Past Winners

Amy Palmiero-Winters, 80th Annual AAU Sullivan Award Winner

Amy Palmiero-Winters, 80th Annual AAU Sullivan Award Winner

Sport:  Ultramarathon

Hometown:  Hicksville, NY

Biography: Amy Palmiero-Winters won the Arizona Road Racers 24 hours run to the Future (130.4 miles), finishing first place overall, beating all able-bodied male and female entrants. She also placed first overall the Might Electric Ultracentric (100 mile race), first place overall female in the Heartland (100 mile race), 4th place in the NorthFace Endurance Challenge Madison, WI (50 mile trail run) and NorthFace Endurance Challenge Bear Mountain (50 mile trail run) finished 9th place.

In the 50 mile trail run NorthFace Challenge in Washington D.C., this mother of two placed 13th and 22nd in San Francisco with a time of 11:25:26. She completed the Escape from Alcatraz Triathlon on June 14, 2009 with a time 3:45:56, and competed in the Ironman Malaysia March of 2009.

Amy set world records for amputee women in the 50k, 50mi, 100k, 100 mi and 24 hours runs. She is a phenomenal athlete, regardless of whether she is an amputee or not. Her status as a trailblazer was made clearer than ever in 2009, when she raced more often than ever in order to qualify for various championship races.

Among her other accomplishments in 2009: first amputee to qualify for Western States 100 mile ultra marathon, first amputee to run the Mount Washington Uphill Road Race, named one of the top ten runners of the decade in the world by the Washington Times and named USATF athlete of the week October 12, 2009.




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The Award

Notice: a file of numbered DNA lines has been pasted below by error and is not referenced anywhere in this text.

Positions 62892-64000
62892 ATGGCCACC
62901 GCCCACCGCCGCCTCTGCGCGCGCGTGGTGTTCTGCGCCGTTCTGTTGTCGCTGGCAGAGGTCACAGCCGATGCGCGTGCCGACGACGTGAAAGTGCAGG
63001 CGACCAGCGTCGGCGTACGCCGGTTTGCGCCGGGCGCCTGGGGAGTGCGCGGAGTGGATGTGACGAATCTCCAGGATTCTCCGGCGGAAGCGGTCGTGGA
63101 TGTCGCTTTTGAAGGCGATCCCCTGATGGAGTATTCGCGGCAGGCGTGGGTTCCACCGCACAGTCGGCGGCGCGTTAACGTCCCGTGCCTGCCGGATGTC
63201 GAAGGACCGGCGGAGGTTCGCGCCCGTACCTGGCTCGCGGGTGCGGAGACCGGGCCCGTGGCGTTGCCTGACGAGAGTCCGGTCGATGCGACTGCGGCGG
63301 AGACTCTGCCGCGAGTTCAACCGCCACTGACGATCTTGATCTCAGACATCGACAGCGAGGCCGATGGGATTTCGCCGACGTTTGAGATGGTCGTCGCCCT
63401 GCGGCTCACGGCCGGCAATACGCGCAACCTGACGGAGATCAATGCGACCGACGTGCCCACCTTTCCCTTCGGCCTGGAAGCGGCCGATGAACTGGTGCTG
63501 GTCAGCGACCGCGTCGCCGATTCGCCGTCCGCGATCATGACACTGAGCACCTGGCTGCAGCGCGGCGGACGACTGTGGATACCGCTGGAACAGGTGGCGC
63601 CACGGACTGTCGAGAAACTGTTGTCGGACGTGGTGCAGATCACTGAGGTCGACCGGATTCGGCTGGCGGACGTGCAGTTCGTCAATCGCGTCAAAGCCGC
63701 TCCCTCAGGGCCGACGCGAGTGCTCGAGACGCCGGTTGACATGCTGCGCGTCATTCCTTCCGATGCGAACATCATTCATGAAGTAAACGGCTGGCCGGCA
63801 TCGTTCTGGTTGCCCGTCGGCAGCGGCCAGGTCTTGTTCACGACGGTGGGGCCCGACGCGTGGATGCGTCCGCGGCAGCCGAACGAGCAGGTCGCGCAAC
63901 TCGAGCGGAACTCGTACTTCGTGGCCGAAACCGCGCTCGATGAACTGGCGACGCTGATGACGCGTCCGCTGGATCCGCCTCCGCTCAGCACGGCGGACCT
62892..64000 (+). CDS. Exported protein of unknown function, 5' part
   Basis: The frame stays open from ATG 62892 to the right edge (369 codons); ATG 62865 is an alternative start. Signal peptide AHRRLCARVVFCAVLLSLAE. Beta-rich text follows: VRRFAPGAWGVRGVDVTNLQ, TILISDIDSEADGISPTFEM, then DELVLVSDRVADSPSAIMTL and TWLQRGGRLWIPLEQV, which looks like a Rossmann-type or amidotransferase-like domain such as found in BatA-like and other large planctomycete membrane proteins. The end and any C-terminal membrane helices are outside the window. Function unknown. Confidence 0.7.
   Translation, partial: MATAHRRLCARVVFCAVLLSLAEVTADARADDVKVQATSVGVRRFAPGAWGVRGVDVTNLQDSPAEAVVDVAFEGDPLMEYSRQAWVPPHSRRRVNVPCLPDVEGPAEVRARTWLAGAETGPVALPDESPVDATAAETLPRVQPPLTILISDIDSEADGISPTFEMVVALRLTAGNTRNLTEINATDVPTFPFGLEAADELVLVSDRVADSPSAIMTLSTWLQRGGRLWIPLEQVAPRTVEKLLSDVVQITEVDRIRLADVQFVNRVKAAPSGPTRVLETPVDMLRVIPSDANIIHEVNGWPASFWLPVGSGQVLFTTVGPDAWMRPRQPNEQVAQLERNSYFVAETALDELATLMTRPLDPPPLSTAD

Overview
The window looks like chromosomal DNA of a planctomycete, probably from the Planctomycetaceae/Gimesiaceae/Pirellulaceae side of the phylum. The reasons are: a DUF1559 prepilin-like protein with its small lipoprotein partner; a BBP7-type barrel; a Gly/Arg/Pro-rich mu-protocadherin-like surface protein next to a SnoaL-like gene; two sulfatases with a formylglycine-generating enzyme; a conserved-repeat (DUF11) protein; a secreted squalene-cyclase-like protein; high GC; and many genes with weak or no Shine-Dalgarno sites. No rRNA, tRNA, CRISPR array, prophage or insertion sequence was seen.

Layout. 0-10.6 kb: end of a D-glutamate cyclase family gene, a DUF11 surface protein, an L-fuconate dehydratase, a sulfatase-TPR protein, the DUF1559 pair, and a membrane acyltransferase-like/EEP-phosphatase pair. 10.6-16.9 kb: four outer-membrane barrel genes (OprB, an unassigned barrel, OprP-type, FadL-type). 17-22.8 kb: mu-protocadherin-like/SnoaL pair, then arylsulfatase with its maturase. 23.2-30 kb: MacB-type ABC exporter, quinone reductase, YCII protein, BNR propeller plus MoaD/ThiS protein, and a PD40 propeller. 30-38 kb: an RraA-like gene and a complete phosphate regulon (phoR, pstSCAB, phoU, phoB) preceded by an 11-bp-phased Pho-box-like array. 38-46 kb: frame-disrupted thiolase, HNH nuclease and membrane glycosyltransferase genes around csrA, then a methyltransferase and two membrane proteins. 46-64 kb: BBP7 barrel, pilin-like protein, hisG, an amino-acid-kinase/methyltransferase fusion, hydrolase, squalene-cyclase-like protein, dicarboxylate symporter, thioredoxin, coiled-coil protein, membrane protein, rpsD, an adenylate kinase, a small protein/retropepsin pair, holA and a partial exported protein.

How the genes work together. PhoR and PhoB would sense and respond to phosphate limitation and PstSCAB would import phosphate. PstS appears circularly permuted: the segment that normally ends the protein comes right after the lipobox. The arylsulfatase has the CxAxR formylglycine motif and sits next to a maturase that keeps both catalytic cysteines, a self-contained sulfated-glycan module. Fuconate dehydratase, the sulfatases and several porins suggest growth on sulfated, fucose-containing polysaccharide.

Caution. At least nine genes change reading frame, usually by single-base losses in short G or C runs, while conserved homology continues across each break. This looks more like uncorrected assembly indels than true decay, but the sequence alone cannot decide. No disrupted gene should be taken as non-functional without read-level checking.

Known as the "Oscar" of sports awards and older than The Heisman, the AAU Sullivan Award honors the outstanding amateur athlete in the United States. It has been presented annually by the AAU since 1930 as a salute to founder and past president of the Amateur Athletic Union, and pioneer in amateur sports, James E. Sullivan. Based on the qualities of leadership, character, sportsmanship, and the ideals of amateurism, the AAU Sullivan Award goes far beyond athletic accomplishments and honors those who have shown strong moral character.


The AAU was founded in 1888 to establish standards and uniformity in amateur sports. During its early years, the AAU served as a leader in international sport representing the U.S. in the international sports federations. The AAU worked closely with the Olympic movement to prepare athletes for the Olympic games. After the Amateur Sports Act of 1978, the AAU has focused its efforts into providing sports programs for all participants of all ages beginning at the grass roots level. The philosophy of "Sports for All, Forever," is shared by over 700,000 participants and over 150,000 volunteers.
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